Villing & Company

Donuts and Crisis Communication

Crisis communication situations happen all the time. It is so important to be prepared to handle them at any time - even, it seems, when you're at the bakery.

We’ve all been there. You’re hungry and perusing all the bakery sweets. You’d like nothing more than to lick the goods and see what tastes the best, but you hold off. If this scenario sounds familiar, congrats, you’ve got more self-control than American pop singer and actress Ariana Grande.

#DonutGate is the latest Public Relations fail, and Grande’s apology is generating quite a stir on social media. Adweek's blog, PRNewser, has a summary of the situation, where you can also check out a video of Grande in all her donut-licking glory. Grande also published a YouTube apology (which has since been taken down) and an apology tweet in the aftermath of the situation. It all seemed hastily done, and the crisis communication manager in us found a few issues that we’d change.

Here are four aspects of her apology that I would have handled differently.

1. Don’t refer to what happened as a “private moment taken out of context.” As a celebrity in a public place of business, licking a donut, cursing and stating that you hate America and its citizens is fairly hard to take out of context. In what context would that be okay?

2. Instead of trying to spin the incident into a movement for healthy eating, accept that what you said was wrong. Trying to advocate for fitness and clean eating after saying that you hate Americans is sending a mixed message. Plus, if you hate donuts and the “poison” that so many American put in their bodies, why are you in a bakery in the first place?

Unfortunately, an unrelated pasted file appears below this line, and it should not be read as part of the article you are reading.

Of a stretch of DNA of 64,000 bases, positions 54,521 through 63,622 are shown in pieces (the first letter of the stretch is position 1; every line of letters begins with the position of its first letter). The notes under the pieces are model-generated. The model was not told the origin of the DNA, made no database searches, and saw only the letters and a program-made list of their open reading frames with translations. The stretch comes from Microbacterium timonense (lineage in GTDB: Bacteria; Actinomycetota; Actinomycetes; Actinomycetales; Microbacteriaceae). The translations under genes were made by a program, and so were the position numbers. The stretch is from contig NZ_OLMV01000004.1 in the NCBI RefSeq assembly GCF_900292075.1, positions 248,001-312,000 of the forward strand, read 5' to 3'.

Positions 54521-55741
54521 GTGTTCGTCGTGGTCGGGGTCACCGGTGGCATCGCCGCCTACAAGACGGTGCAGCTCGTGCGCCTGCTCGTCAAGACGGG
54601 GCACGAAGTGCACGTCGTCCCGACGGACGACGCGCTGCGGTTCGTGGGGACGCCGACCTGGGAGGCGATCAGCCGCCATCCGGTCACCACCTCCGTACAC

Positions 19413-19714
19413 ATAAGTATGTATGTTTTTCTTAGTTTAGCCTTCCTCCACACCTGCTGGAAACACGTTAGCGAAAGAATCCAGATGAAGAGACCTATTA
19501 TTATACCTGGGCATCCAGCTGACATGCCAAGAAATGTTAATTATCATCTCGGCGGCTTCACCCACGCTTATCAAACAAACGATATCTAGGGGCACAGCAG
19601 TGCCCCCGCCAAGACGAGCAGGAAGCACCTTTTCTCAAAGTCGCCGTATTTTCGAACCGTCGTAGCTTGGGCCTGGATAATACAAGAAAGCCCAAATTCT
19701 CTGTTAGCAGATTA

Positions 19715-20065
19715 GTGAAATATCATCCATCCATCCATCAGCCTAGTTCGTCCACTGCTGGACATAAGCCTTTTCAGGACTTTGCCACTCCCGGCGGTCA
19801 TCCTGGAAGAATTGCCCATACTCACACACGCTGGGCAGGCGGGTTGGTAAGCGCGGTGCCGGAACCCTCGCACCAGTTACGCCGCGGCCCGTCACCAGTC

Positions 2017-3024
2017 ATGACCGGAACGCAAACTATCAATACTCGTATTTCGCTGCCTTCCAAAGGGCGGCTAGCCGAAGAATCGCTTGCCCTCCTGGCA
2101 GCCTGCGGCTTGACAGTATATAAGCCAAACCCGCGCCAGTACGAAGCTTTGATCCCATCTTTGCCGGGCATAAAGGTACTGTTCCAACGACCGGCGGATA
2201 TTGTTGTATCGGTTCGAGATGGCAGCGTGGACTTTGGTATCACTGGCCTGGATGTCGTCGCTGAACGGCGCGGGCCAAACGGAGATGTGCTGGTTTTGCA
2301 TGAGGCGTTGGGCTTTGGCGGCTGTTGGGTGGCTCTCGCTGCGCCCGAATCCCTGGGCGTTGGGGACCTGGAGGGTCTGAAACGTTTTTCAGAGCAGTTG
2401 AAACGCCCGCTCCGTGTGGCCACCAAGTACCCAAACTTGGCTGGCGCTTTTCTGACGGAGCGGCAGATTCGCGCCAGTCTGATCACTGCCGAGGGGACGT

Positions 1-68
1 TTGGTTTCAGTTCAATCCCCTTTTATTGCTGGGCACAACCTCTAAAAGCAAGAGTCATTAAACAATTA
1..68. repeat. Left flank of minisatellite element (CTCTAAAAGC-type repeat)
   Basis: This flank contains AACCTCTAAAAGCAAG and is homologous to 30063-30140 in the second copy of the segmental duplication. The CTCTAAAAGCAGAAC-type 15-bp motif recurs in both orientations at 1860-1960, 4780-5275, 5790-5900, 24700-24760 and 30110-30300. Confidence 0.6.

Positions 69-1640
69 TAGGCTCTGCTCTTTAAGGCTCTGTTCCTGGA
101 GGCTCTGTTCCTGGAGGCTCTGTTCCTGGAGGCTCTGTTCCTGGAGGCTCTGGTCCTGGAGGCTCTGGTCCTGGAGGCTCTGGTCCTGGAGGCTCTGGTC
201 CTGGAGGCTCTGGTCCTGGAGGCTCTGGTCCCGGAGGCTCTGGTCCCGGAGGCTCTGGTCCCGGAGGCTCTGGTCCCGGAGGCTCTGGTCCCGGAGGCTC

3. Put more effort into the spelling and grammar. When you’re reading through an apology and see misspellings and other grammatical errors, the grammar police are going to be writing you a ticket. While these are minor details in light of what happened, paying attention to spelling and grammar shows that you put effort into your apology. When you’ve offended that many people, you don’t have time to be lazy.

4. Apologize sincerely and admit your guilt. Instead of starting off with excuses, lead by owning up to what you did. Being defensive isn’t going to make people forgive you. Additionally, releasing the video first would have seemed more sincere. We’re visual people, and seeing her talk about what happened is more relatable that reading words that could’ve been written by anyone.

Overall, be sincere and honest when recovering from a gaffe. The public is willing to forgive mistakes, but less likely to forgive someone who denies everything that they did, especially when there’s video proof. Only time will tell if this proves to be a Dixie Chicks moment or if it all blows over. In the meantime, grab a donut. There are plenty of good ones that haven’t been licked yet.

Filed Under: public relations, internship

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